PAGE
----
Shopping is a typical part of our daily lives and completely necessary to sustain our health and well-being. However, it can be easy for some people to turn shopping into a dangerous hobby that causes them to waste a ton of money.
It’s important to know the mistakes that you may be making while shopping that can lead you down a spiral of totally unnecessary spending.
21 Shopping Mistakes You’re Making That Waste Money
Whether you’re trying to save money or just budget and manage it better, the strategies below will help you to stop wasting money shopping.
1. Following retailers and influencers on social media
Retailers are using social media to command our minds and take over our wallets. This is probably one of my weakest money habits and for good reason.
Companies know that the majority of adults use social media. This is a great way to get their product or brand in front of millions of viewers for free or low costs.
If you follow your favorite brands, you’re always going to see their sales and new products and be enticed to buy something even though you may not need it. Influencers are even harder to turn down because they show you how they use, wear, or love the product, enticing you to buy even more.
Marketing psychology shows that the more you see a product, the more you are likely to buy it. So do yourself a favor and just block all the retailers and influencers that have been getting you to spend money on unnecessary things.
2. Buying something just because it’s on sale/coupon
Another marketing tactic that business use are coupons, sales, and promotions. Unless you are already making a purchase, don’t buy an item JUST because it seems like a good deal.
Instead of looking at it like, wow I’d be saving $100 on that tv if I buy it now, think of it like, I’d be spending $200 that I don’t really need to spend.
Always think of the amount you’re spending, rather than saving. That will hopefully push you to purchase less.
3. Subscribing to email lists/text alerts from retailers
As mentioned before, when businesses can easily make it in front of your eyes and into your mind, they’re manipulating you to make a purchase.
Businesses send out emails with sales, new product launches, and ideas for using their products which can entice you to buy something you don’t really need.
Avoid this tactic at all costs by unsubscribing from all email and text alerts from businesses and companies that you may buy from.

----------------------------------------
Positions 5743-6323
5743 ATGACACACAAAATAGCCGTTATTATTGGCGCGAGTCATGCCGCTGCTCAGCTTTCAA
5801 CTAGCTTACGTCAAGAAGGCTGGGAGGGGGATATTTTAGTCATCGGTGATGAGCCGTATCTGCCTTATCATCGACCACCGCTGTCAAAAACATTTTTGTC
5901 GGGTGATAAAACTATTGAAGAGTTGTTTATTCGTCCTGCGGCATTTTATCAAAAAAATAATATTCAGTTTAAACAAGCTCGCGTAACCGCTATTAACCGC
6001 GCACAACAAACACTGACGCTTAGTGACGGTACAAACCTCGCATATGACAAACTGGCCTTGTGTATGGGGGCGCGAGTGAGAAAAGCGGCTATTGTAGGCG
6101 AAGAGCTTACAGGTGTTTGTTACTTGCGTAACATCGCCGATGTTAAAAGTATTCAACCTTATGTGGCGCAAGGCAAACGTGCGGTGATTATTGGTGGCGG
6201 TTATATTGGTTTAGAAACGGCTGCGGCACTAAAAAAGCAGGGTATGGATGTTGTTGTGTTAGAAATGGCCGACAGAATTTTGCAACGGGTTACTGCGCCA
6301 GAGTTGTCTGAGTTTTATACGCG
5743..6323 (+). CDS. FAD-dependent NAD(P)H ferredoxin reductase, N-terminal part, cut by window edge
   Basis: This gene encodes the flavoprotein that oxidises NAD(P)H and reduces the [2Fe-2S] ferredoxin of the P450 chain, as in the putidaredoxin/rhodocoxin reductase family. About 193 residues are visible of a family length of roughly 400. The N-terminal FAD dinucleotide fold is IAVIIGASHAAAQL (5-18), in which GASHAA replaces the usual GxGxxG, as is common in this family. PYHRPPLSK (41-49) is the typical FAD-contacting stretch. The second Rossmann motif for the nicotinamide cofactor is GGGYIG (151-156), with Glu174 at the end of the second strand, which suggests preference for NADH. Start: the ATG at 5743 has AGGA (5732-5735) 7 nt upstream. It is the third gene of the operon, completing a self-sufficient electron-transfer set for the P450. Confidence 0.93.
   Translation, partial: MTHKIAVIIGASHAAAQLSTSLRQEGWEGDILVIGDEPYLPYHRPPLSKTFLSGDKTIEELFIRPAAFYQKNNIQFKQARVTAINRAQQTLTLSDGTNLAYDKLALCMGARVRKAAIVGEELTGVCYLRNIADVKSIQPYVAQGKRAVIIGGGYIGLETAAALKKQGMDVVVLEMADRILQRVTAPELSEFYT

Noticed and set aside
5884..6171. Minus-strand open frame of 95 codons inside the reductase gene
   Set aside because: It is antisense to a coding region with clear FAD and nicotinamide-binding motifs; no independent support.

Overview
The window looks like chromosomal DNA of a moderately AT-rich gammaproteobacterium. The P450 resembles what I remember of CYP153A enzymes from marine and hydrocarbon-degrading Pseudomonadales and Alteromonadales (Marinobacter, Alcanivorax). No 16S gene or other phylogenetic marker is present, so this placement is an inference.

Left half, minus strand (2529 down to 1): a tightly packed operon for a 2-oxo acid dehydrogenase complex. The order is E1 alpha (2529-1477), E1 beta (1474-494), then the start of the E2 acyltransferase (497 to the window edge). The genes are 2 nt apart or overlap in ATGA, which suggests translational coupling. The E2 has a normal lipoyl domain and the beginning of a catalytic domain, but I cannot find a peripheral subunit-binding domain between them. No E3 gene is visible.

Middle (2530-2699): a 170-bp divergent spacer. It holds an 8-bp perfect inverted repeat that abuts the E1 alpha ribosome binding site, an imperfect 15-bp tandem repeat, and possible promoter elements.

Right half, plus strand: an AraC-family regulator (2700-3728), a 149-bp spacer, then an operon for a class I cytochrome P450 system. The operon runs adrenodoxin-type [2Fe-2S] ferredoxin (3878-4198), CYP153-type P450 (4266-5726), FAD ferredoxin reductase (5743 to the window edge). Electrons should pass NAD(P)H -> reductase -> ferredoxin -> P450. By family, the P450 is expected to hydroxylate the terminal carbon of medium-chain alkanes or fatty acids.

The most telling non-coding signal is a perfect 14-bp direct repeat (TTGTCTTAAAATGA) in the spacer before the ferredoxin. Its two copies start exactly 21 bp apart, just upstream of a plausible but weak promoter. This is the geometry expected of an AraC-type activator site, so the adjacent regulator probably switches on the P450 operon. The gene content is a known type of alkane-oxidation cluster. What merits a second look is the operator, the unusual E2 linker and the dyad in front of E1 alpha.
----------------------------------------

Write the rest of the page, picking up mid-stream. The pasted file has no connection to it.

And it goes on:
Even if you don’t think you would buy from them, unsubscribe because they say it only takes 7 times to see a product for a consumer to buy. You may be hurting your spending habits this way without even knowing it.
The only time you should be on an email list is if you absolutely know you will be making a purchase and need to get a coupon from the retailer (most businesses send coupons through email just to get you to subscribe).
4. Buying because you have a gift card
There’s a reason why retailers love when people purchase gift cards: Because giving someone a gift card automatically means they’re going to be spending more in their store.
For example, if your aunt gives you a $50 gift card to Old Navy, you’re going to go to Old Navy (which you may not have normally done) and probably spend at least $65. That’s $15 extra dollars that you wouldn’t have spent if you didn’t have a gift card. Of course, if you have a gift card you should definitely not let it go to waste.
The point is not to go to the store just because you have a gift card with no intention in mind, but instead, save it for when you absolutely need something that you would be buying anyway.
5. Buying the bulk item/subscription to save more in the long run
This is mainly referring to subscription services or multi-level products and can actually be good or bad depending on your situation.
For example, I just bought a new mascara (actually it was lash growing serum, but same difference). The price was $55 for one tube with a 30 day supply or $100 for a larger tube with a 60-day supply.
If I bought the larger one, I would be saving $10 in the long run instead of buying 2 of the smaller mascaras down the line. However, it only works for one reason: If you absolutely know for a fact that this will be something you will use and continue to purchase long-term.
If this is your first time using the item, but you think you will like it, don’t buy the long term option. This is because chances are, you’ll never get around to buying the second item.
So again with a change in mentality, you can look at this as I’d be spending an extra $45 by buying the larger bottle, instead of I’ll be saving $10.